Arizona earned an F grade from Giffords, which ranked Arizona 42nd in the nation for its gun safety laws, while Everytown for Gun Safety deemed the state a “national failure.” ranking him 43rd for strength of gun law. Everytown noted that the state was one of the first to remove concealed carry permits and said state lawmakers continue to push for “dangerous legislation.”
But industry officials said the gun business can be difficult, even in a gun-friendly state.
Recent shootings at a Buffalo grocery store that killed 10 people and at an elementary school in Uvalde, Texas, that killed 19 students and two teachers, have put the industry in the spotlight.
Like many of the country’s major gunmakers, Sturm Ruger, which has a 230,000 square foot factory in Prescott, received a letter in May from the House Oversight and Reform Committee as part of its investigation into the latest shootings. massive. The letter requested information on the sale and marketing of the firearms it sells, as “firearms have become the leading cause of death among children and adolescents”.
Zanon said the industry had only itself to blame.
“A lot of the responsibility lies with the gun industry to take protective measures and make sure they know who they’re selling these guns to,” she said.
Gun rights supporters argue that the livelihoods of many Arizonans are now under attack because their industry is being used as a scapegoat for the shooting.
“We don’t blame the shooters, we blame the instruments they use,” Infanzon said. “When you have a drunk driver, you blame the driver and not the booze, the bar or the car.”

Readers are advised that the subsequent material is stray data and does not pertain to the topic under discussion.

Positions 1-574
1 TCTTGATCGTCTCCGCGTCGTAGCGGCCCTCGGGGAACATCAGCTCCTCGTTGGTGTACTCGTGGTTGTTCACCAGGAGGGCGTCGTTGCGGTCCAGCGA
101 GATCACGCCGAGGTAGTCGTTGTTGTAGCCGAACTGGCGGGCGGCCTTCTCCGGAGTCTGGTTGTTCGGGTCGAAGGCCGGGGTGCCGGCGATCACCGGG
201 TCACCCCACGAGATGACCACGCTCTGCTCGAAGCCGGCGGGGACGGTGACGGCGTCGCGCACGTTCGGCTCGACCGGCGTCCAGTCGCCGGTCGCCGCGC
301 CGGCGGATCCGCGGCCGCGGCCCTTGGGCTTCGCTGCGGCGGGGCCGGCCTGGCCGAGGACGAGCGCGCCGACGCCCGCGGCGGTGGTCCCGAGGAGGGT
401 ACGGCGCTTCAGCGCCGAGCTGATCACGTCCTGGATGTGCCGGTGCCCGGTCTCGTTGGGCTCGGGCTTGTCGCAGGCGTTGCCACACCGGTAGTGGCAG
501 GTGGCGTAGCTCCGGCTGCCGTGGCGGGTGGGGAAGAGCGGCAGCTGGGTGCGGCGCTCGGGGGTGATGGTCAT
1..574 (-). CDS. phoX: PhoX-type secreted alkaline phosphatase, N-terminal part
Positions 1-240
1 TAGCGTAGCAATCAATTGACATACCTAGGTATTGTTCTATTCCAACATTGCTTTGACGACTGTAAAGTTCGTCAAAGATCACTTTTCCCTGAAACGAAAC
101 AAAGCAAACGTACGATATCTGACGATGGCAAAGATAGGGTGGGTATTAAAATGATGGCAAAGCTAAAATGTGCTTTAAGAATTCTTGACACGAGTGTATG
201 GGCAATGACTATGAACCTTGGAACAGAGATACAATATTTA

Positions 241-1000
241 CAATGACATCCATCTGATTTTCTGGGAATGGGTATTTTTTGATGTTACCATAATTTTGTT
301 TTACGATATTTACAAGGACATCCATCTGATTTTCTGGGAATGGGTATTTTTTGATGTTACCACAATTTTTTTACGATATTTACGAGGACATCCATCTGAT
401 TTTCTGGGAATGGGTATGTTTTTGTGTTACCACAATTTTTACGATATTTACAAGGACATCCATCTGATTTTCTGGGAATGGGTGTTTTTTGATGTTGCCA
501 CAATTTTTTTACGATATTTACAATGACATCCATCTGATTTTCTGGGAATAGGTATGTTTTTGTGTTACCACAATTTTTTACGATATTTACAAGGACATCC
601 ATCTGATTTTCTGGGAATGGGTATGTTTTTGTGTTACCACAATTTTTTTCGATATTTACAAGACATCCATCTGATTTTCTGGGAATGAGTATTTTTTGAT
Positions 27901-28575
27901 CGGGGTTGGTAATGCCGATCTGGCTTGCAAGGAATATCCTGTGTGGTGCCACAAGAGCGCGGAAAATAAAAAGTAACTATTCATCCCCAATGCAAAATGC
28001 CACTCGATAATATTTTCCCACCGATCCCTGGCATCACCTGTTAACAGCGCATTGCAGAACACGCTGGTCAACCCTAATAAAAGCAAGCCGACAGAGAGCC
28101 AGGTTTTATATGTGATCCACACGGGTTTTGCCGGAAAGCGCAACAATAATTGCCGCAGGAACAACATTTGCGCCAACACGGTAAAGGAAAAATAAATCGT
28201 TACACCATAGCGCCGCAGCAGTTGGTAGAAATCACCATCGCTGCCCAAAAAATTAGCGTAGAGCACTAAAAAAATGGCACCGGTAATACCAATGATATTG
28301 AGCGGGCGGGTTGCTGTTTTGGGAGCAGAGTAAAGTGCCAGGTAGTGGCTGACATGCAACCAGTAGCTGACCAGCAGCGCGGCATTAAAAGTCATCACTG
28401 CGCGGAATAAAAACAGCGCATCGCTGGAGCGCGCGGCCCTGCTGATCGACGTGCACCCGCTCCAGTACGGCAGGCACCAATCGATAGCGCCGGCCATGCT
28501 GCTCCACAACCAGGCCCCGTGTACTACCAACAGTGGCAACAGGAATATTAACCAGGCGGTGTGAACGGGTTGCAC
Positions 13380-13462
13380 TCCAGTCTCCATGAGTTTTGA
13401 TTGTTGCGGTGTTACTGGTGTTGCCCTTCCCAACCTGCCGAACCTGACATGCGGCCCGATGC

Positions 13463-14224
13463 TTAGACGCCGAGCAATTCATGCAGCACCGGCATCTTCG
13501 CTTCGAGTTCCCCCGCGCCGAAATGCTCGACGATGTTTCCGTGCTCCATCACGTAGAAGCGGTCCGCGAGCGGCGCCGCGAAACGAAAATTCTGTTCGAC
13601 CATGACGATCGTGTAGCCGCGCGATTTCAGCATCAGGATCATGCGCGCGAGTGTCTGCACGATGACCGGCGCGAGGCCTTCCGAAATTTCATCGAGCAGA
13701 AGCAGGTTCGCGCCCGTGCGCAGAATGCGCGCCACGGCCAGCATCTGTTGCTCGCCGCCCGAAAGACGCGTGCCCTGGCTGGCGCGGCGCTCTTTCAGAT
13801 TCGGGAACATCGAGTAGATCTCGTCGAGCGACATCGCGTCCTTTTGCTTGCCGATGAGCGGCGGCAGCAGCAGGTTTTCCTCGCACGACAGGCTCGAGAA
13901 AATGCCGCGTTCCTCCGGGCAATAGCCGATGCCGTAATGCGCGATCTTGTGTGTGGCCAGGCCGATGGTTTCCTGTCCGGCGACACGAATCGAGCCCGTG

Baughman is currently working with his sixth credit card processing company, after the others stopped dealing with gun manufacturers. Social media sites like Facebook don’t allow gun makers to advertise, and Bank of America stopped doing business with gun makers in 2018, a move others big banks followed.
“There are unique challenges because of what we decide to get involved in, which is the sale of guns,” Baughman said.
In response, the Arizona House earlier this year passed a bill to penalize any company that refuses to do business with gun companies. This bill, however, stalled in the Senate.
Infanzon said he is actively lobbying lawmakers on this bill, as well as other industry-backed laws.
“It’s not just a simple gun. These are economic policies, pro-business policies,” Infanzon said. “If a business or an industry grows… It helps the state as a whole.”
Zanon acknowledges that changing the dynamic in Arizona will be a challenge.
“If we get a meeting with a senator or a representative, it’s like we want them to listen to us, but sometimes it’s like they’re turning us down because we’re young,” said Zanon, 21. . “It’s like there’s really nothing we can do to influence their vote.
But with the gun control movement gaining momentum across the country, she hopes the tide will soon turn in Arizona.
“I think if we can just get out of our own way, we can actually do some big things,” she said. “We can pass important legislation to protect our children and protect our teachers and our schools.”
Oliva said the gun industry is ready to sit down, talk and work alongside others – even those who make “erroneous accusations” against it.
Neetish Basnet Story, Cronkite News